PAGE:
Funny thing about republicans, I'm pretty sure they're not going to like this very much. At least the republicans that own transportation businesses. Not to turn this into a political discussion but i think that we can see by their reluctance to adhere to current emissions and pollution standards that any increase in fees (the inevitable result of the bourgeoisie being held to account for their pollution) will be attacked. If you look at this administration's relaxing of environmental standards, as well as their denial of environmental problems, i think you may find that your party wouldnt much like a program like this.
I'd like to see how diesels fit into this scheme too.
In response of all matters raised:

Guy: There is a minimum now, But won't be in the future. The fairness will come into play when TerraPass actually has access to emissions testing gear. When they can review your readings, they will be able to hit for what you may owe. To play on the CCX, you need to buy at least one Unit, which for the TerraPass people starts at $30. They may split the stocks (like NYSE does) and you will be able to buy lesser amounts. They may also charge for units depending on states. Like in California, the state wants to charge more in the LA area - So that they can work on cleaning it up more. (Schwarzenegger condones this, and he's republican) As far as republicans, what we see mostly are people trying to defend what's "theirs". Most fat-cat industrialists are Republican, and those kind of republicans will endorse slavery if it puts more money in their pockets. We call people like these "Assholes", regardless of political affiliation (Theresa Heinz-Kerry fits in this model). Senator McCain (R-AZ) loves this program, yet finds lots of flaws in the current Emissions models (Which is why he has ripped emissions from his state. An Arizonian can tell us more about this) As far as the "Current Administration" you need to read more into their environmental plan to understand it - On the surface it looks downright evil, but when you analyse who and what it serves, and how it serves it - it looks better and better.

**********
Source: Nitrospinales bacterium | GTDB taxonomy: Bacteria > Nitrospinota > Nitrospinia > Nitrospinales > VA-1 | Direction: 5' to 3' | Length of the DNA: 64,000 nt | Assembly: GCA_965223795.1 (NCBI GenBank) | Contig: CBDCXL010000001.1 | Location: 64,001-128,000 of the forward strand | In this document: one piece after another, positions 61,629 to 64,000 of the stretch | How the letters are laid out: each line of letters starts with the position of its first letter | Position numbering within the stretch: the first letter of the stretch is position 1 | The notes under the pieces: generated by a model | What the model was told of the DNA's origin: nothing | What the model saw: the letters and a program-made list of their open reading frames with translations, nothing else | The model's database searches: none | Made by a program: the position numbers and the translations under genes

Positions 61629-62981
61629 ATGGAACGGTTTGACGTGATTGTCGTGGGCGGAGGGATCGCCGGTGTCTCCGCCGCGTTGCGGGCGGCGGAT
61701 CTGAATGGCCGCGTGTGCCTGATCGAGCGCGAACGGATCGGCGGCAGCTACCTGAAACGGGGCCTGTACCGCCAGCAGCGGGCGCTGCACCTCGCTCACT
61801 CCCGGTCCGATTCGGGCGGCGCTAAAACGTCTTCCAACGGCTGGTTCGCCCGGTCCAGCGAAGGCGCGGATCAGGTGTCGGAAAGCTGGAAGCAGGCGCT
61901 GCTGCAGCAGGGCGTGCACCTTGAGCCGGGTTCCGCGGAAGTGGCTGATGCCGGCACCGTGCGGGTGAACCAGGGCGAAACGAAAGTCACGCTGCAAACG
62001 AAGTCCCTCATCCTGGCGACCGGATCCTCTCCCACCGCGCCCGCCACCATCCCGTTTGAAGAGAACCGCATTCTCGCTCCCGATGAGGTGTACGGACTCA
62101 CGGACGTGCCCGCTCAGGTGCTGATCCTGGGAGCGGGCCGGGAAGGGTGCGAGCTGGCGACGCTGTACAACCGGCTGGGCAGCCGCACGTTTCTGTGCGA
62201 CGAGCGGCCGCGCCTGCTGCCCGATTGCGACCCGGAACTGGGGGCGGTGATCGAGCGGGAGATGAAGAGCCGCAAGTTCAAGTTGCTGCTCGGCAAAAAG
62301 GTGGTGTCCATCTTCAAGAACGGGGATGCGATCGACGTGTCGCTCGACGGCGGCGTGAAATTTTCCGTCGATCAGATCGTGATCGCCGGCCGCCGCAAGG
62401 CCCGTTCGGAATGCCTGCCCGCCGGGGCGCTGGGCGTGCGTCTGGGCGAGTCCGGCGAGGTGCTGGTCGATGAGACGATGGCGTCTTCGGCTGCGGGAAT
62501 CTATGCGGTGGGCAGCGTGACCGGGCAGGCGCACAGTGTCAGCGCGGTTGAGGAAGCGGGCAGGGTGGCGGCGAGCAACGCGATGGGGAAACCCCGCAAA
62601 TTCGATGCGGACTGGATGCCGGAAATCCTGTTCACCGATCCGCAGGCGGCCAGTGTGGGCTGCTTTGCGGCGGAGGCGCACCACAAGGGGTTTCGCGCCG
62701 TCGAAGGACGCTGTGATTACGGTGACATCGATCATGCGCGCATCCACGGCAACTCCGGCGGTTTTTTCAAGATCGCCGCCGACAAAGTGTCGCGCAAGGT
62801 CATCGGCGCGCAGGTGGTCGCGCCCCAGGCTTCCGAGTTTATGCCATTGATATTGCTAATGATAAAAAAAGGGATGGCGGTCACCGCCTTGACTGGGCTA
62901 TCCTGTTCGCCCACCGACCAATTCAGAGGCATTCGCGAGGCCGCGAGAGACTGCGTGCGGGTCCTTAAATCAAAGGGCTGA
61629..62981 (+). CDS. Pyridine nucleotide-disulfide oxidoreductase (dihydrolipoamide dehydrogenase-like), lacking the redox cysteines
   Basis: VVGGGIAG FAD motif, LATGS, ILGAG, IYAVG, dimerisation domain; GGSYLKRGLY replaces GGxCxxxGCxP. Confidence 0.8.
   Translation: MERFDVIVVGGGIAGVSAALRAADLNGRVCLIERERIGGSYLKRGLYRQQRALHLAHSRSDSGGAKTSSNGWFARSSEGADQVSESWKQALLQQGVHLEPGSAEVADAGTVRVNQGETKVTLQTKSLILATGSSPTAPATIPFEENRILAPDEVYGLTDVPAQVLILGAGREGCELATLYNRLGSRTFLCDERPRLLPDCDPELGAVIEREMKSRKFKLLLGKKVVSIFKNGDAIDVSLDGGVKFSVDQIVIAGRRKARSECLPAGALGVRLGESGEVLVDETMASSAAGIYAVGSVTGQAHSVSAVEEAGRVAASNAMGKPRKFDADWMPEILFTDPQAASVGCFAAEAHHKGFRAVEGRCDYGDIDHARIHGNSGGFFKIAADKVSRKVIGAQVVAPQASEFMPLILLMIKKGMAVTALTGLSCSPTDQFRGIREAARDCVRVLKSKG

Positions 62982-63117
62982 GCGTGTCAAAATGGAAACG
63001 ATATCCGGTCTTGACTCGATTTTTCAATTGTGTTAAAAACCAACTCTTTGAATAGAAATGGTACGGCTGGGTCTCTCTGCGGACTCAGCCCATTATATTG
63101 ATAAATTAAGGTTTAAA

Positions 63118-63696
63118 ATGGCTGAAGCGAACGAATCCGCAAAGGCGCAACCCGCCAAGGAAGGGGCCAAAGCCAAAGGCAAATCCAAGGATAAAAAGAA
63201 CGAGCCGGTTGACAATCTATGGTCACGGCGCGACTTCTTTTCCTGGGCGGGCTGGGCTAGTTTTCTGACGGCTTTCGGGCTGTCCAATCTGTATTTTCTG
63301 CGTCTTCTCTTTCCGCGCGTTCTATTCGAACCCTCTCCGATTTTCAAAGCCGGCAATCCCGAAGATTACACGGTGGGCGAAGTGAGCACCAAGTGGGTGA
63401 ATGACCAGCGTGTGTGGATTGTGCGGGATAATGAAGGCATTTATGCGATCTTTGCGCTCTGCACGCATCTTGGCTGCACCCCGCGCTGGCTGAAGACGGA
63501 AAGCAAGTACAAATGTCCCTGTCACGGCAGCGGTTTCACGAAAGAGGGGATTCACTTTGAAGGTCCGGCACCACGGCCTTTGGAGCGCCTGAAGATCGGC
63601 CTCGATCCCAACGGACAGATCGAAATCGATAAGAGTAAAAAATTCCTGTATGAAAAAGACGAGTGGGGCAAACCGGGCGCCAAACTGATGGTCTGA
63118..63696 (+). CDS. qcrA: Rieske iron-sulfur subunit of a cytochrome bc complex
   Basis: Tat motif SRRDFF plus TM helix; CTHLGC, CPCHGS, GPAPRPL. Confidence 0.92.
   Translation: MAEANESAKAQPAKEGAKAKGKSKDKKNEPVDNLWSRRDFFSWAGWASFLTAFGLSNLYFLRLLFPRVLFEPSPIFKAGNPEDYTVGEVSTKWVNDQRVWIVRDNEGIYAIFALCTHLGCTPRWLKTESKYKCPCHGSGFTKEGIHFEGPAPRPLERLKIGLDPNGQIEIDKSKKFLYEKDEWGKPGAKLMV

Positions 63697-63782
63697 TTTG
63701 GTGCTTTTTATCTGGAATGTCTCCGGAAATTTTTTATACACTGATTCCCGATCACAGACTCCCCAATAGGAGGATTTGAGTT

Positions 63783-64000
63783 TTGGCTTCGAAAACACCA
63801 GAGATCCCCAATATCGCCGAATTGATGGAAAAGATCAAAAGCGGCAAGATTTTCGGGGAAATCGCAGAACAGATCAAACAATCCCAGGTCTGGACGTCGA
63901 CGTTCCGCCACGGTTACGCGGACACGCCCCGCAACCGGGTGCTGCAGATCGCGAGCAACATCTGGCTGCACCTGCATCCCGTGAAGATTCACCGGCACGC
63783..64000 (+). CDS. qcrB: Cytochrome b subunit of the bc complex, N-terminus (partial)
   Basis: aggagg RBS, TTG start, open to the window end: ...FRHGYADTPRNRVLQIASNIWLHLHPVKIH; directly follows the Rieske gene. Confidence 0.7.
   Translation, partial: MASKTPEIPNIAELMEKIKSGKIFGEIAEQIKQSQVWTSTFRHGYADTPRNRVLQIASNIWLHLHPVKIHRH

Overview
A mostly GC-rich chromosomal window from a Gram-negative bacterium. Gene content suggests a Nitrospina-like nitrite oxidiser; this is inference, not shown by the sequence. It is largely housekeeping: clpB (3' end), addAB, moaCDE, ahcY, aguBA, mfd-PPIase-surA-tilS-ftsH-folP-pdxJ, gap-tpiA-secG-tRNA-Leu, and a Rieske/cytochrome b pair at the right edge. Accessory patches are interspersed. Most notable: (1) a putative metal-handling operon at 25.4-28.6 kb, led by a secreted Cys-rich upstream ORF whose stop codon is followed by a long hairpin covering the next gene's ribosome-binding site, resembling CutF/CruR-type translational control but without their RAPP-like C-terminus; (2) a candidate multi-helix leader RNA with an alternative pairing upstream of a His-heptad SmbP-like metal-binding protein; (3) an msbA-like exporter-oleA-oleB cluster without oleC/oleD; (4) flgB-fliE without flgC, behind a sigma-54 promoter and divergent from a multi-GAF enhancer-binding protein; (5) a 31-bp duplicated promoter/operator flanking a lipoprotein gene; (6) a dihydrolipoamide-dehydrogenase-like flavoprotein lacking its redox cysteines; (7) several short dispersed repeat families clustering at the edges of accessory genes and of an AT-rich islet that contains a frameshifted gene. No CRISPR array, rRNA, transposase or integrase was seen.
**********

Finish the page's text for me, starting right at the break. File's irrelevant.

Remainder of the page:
dohcvtec_accord: You're absolutely correct. Hydrogen power is only truly efficient and renewable when derived from renewable resources. Look into Iceland's model for fuel generation. It's 100% free and renewable. (Read about the King, who in the 70s (when he began buying oil) said "This is utter horseshit" and has dedicated his life to freeing Iceland from fossil fuels). Wind power, solar, and hydro-electric generations (I am not allowed by law to speak of another BEAUTIFUL form of energy, CNG) are the keys to generating electricity to bottle Hydrogen.